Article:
The gift of a flu shot

“Relax your shoulders,” the nurse instructed me as she prepared to give me a flu shot. I breathed out and let my shoulders drop. But before she could stick the needle in, my shoulders tensed.

“Relax your shoulders,” she said again. I breathed out and let my shoulders drop, and she stuck me.

“I didn’t even feel it,” I said.

“That’s because your shoulders were relaxed,” she observed.

“Wouldn’t all life be less painful if I kept my shoulders relaxed?” I suggested.

She chuckled and agreed.

All that day, I kept coming back to the nurse’s instruction and my experience of a painless flu shot. I thought of images of the flow of life and meditations inviting me to be the tree or be the river.

How many times a day do I need to relax my shoulders? To let go of my resistance? To lean into the flow of life instead of trying to stand against it?

While reflecting on those three words, relax your shoulders, I recalled a conversation from a few days earlier about “reacting” versus “responding.”  I want to respond to life events, from a place of peace—rather than reacting from fear or resistance. Staying relaxed seems key to responding.

A few hours after I got the flu shot, and after I had spent an hour and a half working on a spreadsheet, my computer crashed. I could feel my shoulders tense up, and then I recalled the nurse’s advice.

I stepped away, breathed out my frustration and let my shoulders drop. Yes, it was a wasted hour and a half, but in the bigger scheme of things, it was only an hour and a half and not worth getting too upset about.

I was grateful for the nurse’s patience with me, that she waited until I was relaxed before she gave me the shot, because her example was a reminder of how every event in daily life can hold a lesson, if I am open to it.

It seems odd that a simple flu shot could produce such a deep reflection, but isn’t that the point of mindfulness—to be present to what is happening right in front of me and to learn from everything, even those things that seem insignificant.

Mindfulness, to me, is paying attention to what catches my attention and letting deeper meanings surface. Three little words, relax your shoulders, offered a gift—the reminder that staying relaxed can make painful events less painful.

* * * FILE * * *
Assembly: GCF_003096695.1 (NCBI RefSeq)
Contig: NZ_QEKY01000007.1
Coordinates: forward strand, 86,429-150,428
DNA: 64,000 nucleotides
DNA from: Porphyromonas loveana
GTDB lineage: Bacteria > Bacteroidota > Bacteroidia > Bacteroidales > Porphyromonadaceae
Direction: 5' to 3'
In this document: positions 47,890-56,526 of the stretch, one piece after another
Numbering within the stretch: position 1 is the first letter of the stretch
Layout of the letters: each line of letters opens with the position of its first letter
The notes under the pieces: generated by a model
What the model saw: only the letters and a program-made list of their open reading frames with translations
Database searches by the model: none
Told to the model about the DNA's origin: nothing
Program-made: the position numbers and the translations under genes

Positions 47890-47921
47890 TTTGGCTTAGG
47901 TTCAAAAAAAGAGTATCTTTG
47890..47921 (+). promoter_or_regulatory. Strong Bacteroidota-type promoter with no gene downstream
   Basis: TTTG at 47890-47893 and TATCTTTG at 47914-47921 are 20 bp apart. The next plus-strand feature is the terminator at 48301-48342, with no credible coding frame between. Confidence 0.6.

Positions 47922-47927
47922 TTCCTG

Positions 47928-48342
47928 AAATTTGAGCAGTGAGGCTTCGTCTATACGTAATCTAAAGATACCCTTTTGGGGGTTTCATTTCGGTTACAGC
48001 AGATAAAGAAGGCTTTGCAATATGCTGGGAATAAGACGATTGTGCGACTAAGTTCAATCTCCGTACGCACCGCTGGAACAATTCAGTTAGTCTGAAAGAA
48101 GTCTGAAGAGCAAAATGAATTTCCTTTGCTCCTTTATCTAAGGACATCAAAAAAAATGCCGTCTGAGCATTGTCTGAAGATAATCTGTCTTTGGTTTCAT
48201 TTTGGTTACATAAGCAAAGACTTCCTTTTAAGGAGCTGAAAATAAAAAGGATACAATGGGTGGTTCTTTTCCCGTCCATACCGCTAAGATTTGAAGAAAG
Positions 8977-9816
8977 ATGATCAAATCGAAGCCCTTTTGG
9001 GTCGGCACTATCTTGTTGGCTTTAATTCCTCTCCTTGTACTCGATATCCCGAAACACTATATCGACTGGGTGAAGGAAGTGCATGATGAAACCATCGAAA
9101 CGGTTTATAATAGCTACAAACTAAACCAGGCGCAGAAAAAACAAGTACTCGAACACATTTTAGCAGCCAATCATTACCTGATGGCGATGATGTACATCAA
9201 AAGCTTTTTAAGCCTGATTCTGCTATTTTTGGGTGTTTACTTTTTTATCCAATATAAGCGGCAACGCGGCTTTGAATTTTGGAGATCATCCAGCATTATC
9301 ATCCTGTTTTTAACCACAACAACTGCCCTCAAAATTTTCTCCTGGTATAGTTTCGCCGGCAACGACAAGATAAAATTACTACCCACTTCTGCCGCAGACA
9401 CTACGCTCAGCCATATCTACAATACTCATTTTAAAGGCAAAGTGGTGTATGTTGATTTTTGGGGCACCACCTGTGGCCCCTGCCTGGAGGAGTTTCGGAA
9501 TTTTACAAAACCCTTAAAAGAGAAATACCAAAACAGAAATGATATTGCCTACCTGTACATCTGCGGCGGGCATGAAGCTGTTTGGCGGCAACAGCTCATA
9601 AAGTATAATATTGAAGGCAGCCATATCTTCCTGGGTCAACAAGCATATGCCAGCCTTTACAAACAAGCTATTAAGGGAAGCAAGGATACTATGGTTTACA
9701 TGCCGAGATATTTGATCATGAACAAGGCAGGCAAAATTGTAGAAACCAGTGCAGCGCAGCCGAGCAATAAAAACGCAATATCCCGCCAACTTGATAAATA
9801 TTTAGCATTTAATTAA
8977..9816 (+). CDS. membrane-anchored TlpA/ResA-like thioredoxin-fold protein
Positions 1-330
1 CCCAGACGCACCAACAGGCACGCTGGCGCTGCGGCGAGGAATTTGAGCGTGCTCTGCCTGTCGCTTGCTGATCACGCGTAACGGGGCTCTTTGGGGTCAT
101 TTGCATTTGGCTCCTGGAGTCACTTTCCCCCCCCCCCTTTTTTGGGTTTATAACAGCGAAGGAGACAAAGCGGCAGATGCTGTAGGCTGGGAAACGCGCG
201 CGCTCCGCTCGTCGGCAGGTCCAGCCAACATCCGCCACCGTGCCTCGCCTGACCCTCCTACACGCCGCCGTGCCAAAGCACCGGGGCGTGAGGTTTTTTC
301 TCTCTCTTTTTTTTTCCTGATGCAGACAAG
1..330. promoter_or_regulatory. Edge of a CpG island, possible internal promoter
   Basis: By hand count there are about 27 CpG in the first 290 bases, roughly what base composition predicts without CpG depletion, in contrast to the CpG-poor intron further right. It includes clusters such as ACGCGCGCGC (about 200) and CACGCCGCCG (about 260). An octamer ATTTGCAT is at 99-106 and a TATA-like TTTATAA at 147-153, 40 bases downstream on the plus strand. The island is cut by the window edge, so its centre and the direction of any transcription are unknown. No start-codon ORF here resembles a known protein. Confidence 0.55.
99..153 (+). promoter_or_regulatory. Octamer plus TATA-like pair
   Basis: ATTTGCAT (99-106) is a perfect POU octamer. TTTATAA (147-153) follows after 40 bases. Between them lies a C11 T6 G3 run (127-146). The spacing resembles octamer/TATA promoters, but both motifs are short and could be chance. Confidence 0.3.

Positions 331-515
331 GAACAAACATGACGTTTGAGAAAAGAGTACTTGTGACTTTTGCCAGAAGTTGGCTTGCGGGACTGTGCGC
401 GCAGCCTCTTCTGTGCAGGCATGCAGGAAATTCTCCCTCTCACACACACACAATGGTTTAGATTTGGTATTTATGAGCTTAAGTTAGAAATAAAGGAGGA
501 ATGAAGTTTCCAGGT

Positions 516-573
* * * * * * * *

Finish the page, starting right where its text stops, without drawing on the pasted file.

Who or what is offering you insight and wisdom today?

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Old friends far away

A few years ago, a friend sent me Gail Caldwell’s book, Let’s Take the Long Way Home, the story of a friendship between two women. This same friend later suggested I read Two Old Women by Velma Wallis, a legend Wallis heard as a child. I pointed out to my friend that I notice a theme in her book selections—friendships between two women. She responded that she is grateful for our friendship, which began in 1975.

Another friend recently sent me this quote from Henri Nouwen.

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And then last week, I heard an interview with two women about their podcast on friendship.

Friendship is a theme—and it has me thinking about my friendships and how blessed I am.

A friend once told me he thought a shared history was the most important thing in friendship. He had lots of friends from his elementary school days, and even though they had developed different interests as they aged, they maintained their friendships because of their shared school history.

My experience was different than that; I moved away after high school and lost touch with most of the people from my school years.

In my mid-thirties, I became friends with a woman who lived in the forensic unit of the local state hospital. Visiting hours were Thursday afternoons from 2:00-4:00, and I went every week for the first hour.

About a month or so into these visits, I remember thinking how rare it was to spend an hour with someone once a week—an hour with no distractions and no activities. I was not allowed to bring anything in—no games or books or food—so we sat face to face and talked.